The thing with signing college free agents is that even if they don't become NHL players they're a way to stock your AHL club with players without giving up any other assets of note. Sometimes, teams will even trade guys who are unlikely to sign to teams to which they might be more amenable in exchange for something as simple as a late-round pick, because at least then you're getting something back. Most recently, Calgary did this with borderline NHLer Corban Knight, who didn't want to play for the Panthers after a four-year career at North Dakota.
As a result, other teams have emerged as suitors as well, as you might expect. We've heard rumors that the New York Rangers are considered a possible landing spot, and that makes sense. For one thing, Hayes played with Chris Kreider early in his Boston College career, and for another, the cash-rich Rangers love dipping into the college free agent pool whenever possible (they most notably added Union defenseman Mat Bodie, Vermont two-way star Chris McCarthy, and RPI scorer Ryan Haggerty this year alone). Hayes would be another great addition in Hartford, if nothing else.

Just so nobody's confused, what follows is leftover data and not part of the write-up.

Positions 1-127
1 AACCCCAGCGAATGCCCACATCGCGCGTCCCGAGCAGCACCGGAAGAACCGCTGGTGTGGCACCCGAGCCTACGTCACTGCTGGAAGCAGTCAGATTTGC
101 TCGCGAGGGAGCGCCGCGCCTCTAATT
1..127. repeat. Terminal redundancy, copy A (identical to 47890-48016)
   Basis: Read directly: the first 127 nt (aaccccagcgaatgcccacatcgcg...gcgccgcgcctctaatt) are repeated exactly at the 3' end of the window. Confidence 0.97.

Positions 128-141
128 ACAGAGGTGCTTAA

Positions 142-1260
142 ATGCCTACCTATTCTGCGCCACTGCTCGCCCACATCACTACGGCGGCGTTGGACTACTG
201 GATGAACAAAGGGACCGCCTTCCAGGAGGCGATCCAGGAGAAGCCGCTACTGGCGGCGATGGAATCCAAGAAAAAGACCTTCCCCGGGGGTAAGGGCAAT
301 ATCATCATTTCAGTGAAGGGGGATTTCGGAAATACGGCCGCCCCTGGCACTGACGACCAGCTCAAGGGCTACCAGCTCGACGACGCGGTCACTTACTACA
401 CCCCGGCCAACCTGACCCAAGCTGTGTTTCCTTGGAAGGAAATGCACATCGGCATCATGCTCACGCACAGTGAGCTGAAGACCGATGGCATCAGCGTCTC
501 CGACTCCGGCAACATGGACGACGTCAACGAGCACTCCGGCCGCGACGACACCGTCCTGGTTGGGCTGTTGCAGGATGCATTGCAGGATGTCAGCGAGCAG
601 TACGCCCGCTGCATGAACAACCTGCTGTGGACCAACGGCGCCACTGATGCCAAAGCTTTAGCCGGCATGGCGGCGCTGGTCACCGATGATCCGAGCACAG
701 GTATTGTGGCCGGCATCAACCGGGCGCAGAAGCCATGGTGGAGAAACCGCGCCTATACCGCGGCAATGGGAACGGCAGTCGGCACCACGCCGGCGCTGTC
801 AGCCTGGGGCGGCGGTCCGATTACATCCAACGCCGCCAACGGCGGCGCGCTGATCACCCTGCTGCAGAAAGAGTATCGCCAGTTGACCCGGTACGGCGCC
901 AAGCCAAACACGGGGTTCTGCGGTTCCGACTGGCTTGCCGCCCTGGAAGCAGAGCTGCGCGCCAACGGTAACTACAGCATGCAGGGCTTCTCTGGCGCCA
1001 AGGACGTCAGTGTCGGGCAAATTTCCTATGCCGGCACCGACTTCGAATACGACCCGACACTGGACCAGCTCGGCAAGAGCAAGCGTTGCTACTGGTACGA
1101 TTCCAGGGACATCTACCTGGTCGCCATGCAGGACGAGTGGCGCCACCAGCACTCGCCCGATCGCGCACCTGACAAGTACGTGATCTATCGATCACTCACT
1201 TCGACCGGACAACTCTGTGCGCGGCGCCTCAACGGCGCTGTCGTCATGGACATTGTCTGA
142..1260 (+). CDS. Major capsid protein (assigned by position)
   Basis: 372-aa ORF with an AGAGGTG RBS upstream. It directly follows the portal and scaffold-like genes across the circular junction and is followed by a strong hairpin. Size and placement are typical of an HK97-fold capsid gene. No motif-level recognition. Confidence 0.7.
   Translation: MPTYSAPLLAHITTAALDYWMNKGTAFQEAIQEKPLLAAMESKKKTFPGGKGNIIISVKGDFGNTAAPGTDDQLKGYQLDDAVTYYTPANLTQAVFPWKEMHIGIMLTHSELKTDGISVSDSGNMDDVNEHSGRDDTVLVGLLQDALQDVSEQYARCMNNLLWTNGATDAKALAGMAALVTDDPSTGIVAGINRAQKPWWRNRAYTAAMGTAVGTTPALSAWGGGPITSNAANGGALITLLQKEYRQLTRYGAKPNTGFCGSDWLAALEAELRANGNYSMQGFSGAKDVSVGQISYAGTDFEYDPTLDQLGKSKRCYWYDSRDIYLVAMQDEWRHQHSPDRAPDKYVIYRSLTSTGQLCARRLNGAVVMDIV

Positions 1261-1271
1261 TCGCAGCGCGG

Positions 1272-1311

Then there's the Boston Bruins, themselves no strangers to signing college kids (Michigan State's Torey Krug is probably the recent poster boy, but getting Minnesota's Blake Wheeler after he refused to sign with Phoenix is another, more applicable example). Hayes played for Boston College. He grew up in Dorchester, cheering for the Bruins. The storyline-related fit is natural, even if the hockey one is square peg in a kind-of-rectangular hole.
Then there's the idea that Florida, also not-inactive on the NCAA free agent market, would be in the conversation because they're the team that has his brother. And they don't have the best right wing group in the world either.
It also wouldn't be shocking to see a few other teams make a go of it, like San Jose or Minnesota or Tampa, all of which are quite practiced at signing college free agents with a certain amount of glee. But whichever team gets him, they're getting a prospect of good quality who seems capable of contributing at the NHL level, in some way, right this second. For a lot of teams, he'd probably jump right into their organizational top-five or so.
Were I a betting man, though, I'd push a lot of money onto the “Calgary” option, because it really does seem like the best fit.